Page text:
“Miss Gloomy, Miss Glum” by Sage Marsters
--page 3


        He steps closer and touches my hip, grazing the rise of bone with the tips of his fingers. I don’t flinch. I admire my own skinniness. Since I came here, I’ve watched my fat drop away, new edges leaping out, even my feet seem bonier. I think Michelle Miner is, was, probably twelve years old; I’m wearing a twelve-year-old’s jeans, bubbly rainbows sewn across the back pockets. I laugh, but just to myself, imagining my mother seeing me, squinting at me, disguised as when she last saw me. And what would she look like, her clothing, a used dress, maybe strung with faded beads, a collection of woven bags hanging from her shoulders. Her face must have changed, maybe it’s smaller, furrowing in.
        “Let’s do something. Let’s go somewhere. Listen to music or something. I might buy a CD,” Franklin says. He smiles big, exposing teeth that are square and straight and white, too square somehow, like a plaster model on display at the dentist’s office: False Teeth, History and Facts. Did you know? George Washington wore hippopotamus teeth, and cow’s teeth, and even teeth made out of ivory and lead! Never wood. His mouth was full of springs and hinges, ringing and squeaking with pain.
        “Or coffee,” Franklin says. “Are you a busy woman? Do you have appointments all across town?”
        I look down at myself, looking for this busy woman, for my hand holding a briefcase. “I’m between jobs,” I tell him. I’ve been quitting my jobs. The last one was as a telemarketer. I was never even sure what I was selling. I read descriptions of objects I couldn’t imagine. The headpiece was always smeared with lipstick. The carpet smelled like old formaldehyde, like jars of soft white floating bodies, curled limbs, lambs and freaks. Dan the manager with his pompous ponytail and Guatemalan belt and bulbous ass kept telling me to smile even if it was the phone, that people could hear my sour face. I think I could be a florist now.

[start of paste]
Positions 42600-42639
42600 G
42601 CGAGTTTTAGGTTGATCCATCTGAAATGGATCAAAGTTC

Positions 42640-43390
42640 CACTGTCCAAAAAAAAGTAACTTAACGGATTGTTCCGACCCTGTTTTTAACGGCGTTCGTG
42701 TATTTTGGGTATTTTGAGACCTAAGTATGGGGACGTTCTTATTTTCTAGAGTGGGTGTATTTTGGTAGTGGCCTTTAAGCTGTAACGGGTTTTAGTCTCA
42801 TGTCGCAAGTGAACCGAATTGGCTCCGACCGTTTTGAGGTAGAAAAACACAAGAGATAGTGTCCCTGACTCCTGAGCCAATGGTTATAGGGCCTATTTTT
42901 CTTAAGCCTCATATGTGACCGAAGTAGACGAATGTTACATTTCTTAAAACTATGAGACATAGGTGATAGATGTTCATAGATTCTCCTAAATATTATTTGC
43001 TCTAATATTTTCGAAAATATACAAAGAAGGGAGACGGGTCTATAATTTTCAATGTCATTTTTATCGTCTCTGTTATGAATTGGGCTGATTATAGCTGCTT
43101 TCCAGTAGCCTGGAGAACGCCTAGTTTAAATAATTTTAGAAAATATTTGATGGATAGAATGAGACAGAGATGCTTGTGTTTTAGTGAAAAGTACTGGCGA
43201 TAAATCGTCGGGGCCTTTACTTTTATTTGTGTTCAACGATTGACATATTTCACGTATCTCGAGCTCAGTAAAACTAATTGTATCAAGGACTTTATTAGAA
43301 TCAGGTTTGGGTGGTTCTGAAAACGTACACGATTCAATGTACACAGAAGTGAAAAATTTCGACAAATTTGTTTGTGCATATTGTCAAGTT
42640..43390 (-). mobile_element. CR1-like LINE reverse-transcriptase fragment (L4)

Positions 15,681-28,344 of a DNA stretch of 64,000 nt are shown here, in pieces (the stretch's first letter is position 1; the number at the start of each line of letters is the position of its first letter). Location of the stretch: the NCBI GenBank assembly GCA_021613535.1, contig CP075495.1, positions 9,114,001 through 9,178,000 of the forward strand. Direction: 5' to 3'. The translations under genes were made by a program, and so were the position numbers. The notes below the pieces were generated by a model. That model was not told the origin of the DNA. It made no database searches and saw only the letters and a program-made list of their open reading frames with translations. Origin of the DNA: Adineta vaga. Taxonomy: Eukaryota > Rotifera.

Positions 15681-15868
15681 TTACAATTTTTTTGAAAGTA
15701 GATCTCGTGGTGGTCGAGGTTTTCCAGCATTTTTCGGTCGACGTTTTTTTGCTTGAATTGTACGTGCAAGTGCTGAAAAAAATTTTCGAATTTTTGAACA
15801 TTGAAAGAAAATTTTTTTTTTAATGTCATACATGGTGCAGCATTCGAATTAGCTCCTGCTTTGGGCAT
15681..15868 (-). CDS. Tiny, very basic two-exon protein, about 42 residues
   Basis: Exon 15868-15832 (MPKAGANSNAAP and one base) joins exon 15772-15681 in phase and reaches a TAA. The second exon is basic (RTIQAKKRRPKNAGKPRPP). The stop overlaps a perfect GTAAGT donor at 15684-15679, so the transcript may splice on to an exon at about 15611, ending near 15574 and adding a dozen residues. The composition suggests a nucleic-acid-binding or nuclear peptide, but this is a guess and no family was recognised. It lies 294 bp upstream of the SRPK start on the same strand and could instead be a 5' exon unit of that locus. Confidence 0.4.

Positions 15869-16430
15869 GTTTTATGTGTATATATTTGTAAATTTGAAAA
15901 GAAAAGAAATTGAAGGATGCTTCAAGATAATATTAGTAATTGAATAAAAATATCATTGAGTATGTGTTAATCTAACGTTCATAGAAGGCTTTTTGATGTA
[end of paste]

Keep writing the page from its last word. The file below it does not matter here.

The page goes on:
Franklin keeps smiling, flashing his teeth, waiting, and somewhere, someone gives me permission, a father in a den, deep in his chair with his clicker and his newspaper and his ham sandwich, mother in the kitchen nodding while she wipes a dish, go, go, and I smile up at Franklin, seeing my own face like some kind of sweet moon, the day shifting, I’m allowed, the light suddenly bright, skittering, the afternoon is open, there isn’t anything I have to do, there is nowhere to be. “I can go,” I tell him, “I can go.”
        Clip-clopping in cowboy boots, I follow Franklin, first to Virgin Records, where Franklin leads me inside by the hand and places headphones over me, fitting them to my ears. He makes me listen to a song, watches me listen. I tap my foot awkwardly, move my head a little. It’s nothing I’ve heard before, a maze of instruments. He’s providing everything: name, soundtrack, destination.
        “I love that song,” he tells me. Then he leads me outside again, and down the street to a bar. “You’ll appreciate this place,” he says at the door. “This place is better.”
         “Okay,” I say. “But what time is it?” It doesn’t really matter, except I can’t read the light here yet, it’s always the yellow middle of any day in any vague month, and it’s become something I’m used to asking people whenever I get the chance. I’m not asking what time it is, really, I’m wondering at what time this is happening to me.
        Franklin opens his eyes wide, becomes a cartoon-horse. “Worrywart,” he says. “It’s never too early.” He stops, faces me and puts his hands on my shoulders. He presses down on me twice in a kind of pumping motion, like he’s checking me for firmness. He’s tall, I stare at his chest, it looks thin but taut under the purple t-shirt, like a tough guy from a detective show in the 70’s. I get a whiff of him, his hair and sweat, it’s a clean smell, salty, coppery, the way mud can smell clean in the spring. I think maybe the people driving by are watching us, suspiciously but proudly, my skinny legs, my ass in Michelle’s jeans, Franklin’s hands hovering over me. I hope one of them is Richard, my uncle’s friend, slowing, ogling, his face heavy, red and sweating over the steering wheel, witnessing. I shake my ass for Richard.

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